Governments Push To Close Tax Loopholes


By Anita Hawser

As governments in the US and Europe embark on a program of austerity measures, they are more eager than ever before to claw back millions from undeclared offshore accounts.


Swiss banks reach deal with UK, Germany

Recent moves by both the US and UK governments suggest that tax authorities’ grip on undeclared accounts is tightening, calling into the question the future for offshore tax havens.

In the US, the Internal Revenue Service is reportedly cracking down hard on individuals that have not declared income. “The IRS is currently investigating banks in Switzerland, the Caribbean and other areas around the world with a view to getting reports on the financial transactions of US taxpayers,” said Howard Rosen, managing partner at accountancy Conner Ash and chairman for the Americas at parent firm BKR.

In late August, the UK government also jumped on the bandwagon—reaching an agreement with the Swiss government and its banks. Leo Joyce, at London chartered accountants Blick Rothenberg, notes that as of May 2013 a charge of up to 34% will be levied on the value of assets in Swiss bank accounts opened before 2010, under the terms of the deal. A withholding tax on future profits will also be introduced. The agreement is expected to bring in more than £6 billion for Her Majesty’s Revenue & Customs, but will see the Swiss retain their banking secrecy as the tax will be collected by Swiss banks and passed on to HMRC. Swiss banks also agreed to alert the UK if they discover any customers trying to move money to other tax havens in order to avoid detection.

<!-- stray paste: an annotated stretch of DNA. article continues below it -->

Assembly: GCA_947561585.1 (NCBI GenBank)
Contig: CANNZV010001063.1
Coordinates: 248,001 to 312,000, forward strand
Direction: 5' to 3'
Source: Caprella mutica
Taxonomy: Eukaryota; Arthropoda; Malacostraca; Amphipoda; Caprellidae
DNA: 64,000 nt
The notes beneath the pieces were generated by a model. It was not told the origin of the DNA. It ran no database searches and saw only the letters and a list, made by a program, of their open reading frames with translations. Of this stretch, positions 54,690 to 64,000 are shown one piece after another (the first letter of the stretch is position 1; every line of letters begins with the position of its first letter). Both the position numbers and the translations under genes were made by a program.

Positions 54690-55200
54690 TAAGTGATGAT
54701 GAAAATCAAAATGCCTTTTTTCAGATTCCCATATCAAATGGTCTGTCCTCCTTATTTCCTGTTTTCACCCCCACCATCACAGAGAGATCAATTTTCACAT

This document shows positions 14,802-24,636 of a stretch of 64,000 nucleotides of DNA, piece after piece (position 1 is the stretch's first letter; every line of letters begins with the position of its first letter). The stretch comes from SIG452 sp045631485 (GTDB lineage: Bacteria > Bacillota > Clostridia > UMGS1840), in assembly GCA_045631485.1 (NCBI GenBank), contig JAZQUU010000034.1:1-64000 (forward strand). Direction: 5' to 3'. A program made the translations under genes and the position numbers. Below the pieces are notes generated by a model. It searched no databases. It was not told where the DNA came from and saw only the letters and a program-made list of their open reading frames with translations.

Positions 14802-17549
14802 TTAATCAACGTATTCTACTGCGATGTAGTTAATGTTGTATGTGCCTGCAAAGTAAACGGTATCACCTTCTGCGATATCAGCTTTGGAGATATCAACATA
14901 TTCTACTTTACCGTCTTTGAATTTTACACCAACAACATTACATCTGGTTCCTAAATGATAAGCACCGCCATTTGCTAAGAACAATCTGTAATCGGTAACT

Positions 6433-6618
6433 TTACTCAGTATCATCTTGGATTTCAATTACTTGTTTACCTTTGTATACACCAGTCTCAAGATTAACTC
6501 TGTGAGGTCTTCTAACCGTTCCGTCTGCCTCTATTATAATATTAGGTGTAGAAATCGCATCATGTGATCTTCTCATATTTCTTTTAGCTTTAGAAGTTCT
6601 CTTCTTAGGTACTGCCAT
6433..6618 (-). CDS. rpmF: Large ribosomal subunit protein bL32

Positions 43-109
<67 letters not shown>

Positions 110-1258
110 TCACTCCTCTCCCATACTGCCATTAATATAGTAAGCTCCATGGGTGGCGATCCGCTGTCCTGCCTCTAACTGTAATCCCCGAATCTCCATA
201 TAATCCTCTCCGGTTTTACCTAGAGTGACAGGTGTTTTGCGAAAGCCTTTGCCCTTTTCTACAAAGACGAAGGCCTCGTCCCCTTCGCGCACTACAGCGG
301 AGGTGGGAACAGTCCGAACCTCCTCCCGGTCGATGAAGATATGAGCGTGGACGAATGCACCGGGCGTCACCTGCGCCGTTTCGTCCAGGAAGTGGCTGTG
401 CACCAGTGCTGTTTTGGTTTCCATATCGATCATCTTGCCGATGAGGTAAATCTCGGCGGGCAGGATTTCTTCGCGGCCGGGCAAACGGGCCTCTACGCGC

When asked what this means for the future of offshore financial centers such as Switzerland, Mike Scoltock, from London chartered accounts Blick Rothenberg, said the arrangement with the UK may put a dent in Swiss banks’ reputation for complete confidentiality, forcing them to diversify their business. However, he added that it was likely to retain enough of its reputation to continue as a major offshore financial center.

The Swiss agreement with the UK is only the tip of the iceberg. Germany has also reached an agreement with the Swiss regarding a one-off payment for funds held for a number of years. Scoltock says there have also been “mini tax amnesties” for plumbers and medical professionals in the last few years. It appears that the UK, Germany and other countries are looking to follow the lead of the US, which Scoltock says has always had a “far-reaching” tax system.